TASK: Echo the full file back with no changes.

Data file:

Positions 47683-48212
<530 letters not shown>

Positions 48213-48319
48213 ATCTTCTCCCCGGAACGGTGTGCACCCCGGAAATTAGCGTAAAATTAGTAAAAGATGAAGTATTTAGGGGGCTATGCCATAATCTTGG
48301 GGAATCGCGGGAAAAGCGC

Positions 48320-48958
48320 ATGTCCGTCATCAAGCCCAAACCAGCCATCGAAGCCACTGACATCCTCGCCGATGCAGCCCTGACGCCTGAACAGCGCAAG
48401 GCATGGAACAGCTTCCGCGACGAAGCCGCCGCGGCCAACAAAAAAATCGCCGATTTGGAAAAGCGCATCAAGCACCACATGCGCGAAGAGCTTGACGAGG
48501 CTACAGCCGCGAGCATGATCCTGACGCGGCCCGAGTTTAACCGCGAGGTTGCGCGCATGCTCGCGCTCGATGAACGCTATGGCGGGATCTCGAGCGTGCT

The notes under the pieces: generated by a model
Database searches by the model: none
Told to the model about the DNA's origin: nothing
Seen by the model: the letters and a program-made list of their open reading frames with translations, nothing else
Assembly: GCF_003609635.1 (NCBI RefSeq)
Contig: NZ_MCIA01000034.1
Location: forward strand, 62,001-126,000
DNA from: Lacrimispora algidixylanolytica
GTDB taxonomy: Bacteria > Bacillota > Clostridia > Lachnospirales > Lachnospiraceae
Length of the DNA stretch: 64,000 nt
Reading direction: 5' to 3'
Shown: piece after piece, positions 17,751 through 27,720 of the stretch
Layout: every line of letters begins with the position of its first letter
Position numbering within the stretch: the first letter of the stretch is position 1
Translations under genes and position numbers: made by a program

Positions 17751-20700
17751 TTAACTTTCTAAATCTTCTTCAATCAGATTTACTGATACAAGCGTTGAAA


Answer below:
Positions 47683-48212
<530 letters not shown>

Positions 48213-48319
48213 ATCTTCTCCCCGGAACGGTGTGCACCCCGGAAATTAGCGTAAAATTAGTAAAAGATGAAGTATTTAGGGGGCTATGCCATAATCTTGG
48301 GGAATCGCGGGAAAAGCGC

Positions 48320-48958
48320 ATGTCCGTCATCAAGCCCAAACCAGCCATCGAAGCCACTGACATCCTCGCCGATGCAGCCCTGACGCCTGAACAGCGCAAG
48401 GCATGGAACAGCTTCCGCGACGAAGCCGCCGCGGCCAACAAAAAAATCGCCGATTTGGAAAAGCGCATCAAGCACCACATGCGCGAAGAGCTTGACGAGG
48501 CTACAGCCGCGAGCATGATCCTGACGCGGCCCGAGTTTAACCGCGAGGTTGCGCGCATGCTCGCGCTCGATGAACGCTATGGCGGGATCTCGAGCGTGCT

The notes under the pieces: generated by a model
Database searches by the model: none
Told to the model about the DNA's origin: nothing
Seen by the model: the letters and a program-made list of their open reading frames with translations, nothing else
Assembly: GCF_003609635.1 (NCBI RefSeq)
Contig: NZ_MCIA01000034.1
Location: forward strand, 62,001-126,000
DNA from: Lacrimispora algidixylanolytica
GTDB taxonomy: Bacteria > Bacillota > Clostridia > Lachnospirales > Lachnospiraceae
Length of the DNA stretch: 64,000 nt
Reading direction: 5' to 3'
Shown: piece after piece, positions 17,751 through 27,720 of the stretch
Layout: every line of letters begins with the position of its first letter
Position numbering within the stretch: the first letter of the stretch is position 1
Translations under genes and position numbers: made by a program

Positions 17751-20700
17751 TTAACTTTCTAAATCTTCTTCAATCAGATTTACTGATACAAGCGTTGAAA